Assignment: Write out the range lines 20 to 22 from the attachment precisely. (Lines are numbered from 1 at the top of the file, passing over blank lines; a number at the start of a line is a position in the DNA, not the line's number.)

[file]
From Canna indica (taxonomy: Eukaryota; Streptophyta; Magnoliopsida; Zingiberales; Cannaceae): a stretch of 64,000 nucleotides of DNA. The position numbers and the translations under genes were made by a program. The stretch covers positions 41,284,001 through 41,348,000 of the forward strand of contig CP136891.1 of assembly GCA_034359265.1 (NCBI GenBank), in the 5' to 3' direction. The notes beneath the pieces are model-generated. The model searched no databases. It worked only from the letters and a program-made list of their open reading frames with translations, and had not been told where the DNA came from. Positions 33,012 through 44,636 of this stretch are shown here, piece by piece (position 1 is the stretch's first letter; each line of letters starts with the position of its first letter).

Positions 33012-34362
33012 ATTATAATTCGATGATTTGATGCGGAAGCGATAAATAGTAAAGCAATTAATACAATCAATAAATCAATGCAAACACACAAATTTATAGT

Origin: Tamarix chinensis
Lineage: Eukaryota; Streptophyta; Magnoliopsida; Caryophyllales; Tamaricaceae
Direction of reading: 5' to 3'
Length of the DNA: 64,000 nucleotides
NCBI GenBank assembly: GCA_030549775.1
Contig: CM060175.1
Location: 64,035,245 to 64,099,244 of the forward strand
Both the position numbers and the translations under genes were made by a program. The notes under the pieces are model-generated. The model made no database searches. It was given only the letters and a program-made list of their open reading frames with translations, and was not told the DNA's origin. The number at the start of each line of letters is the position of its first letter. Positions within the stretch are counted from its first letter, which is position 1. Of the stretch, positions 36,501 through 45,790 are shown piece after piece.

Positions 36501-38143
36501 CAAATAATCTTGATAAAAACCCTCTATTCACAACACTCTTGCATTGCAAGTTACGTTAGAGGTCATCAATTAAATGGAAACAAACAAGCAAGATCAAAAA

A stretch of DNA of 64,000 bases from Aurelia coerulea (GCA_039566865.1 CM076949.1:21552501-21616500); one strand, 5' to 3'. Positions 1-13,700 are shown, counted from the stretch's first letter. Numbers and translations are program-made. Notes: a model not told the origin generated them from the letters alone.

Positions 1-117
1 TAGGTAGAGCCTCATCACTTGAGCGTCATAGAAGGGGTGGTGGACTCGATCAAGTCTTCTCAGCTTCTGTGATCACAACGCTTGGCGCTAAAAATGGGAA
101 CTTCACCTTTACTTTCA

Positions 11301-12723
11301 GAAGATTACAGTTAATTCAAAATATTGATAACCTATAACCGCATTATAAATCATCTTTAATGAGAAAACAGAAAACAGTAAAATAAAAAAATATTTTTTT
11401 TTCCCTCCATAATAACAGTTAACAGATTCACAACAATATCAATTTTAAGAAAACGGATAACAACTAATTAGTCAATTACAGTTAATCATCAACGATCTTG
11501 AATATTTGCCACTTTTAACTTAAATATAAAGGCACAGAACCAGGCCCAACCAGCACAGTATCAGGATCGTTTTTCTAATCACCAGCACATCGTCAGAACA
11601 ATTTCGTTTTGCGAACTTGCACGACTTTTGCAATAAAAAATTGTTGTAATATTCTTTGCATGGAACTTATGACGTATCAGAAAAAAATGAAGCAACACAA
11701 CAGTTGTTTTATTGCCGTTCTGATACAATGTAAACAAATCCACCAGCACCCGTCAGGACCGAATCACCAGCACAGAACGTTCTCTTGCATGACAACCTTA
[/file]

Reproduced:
11401 TTCCCTCCATAATAACAGTTAACAGATTCACAACAATATCAATTTTAAGAAAACGGATAACAACTAATTAGTCAATTACAGTTAATCATCAACGATCTTG
11501 AATATTTGCCACTTTTAACTTAAATATAAAGGCACAGAACCAGGCCCAACCAGCACAGTATCAGGATCGTTTTTCTAATCACCAGCACATCGTCAGAACA
11601 ATTTCGTTTTGCGAACTTGCACGACTTTTGCAATAAAAAATTGTTGTAATATTCTTTGCATGGAACTTATGACGTATCAGAAAAAAATGAAGCAACACAA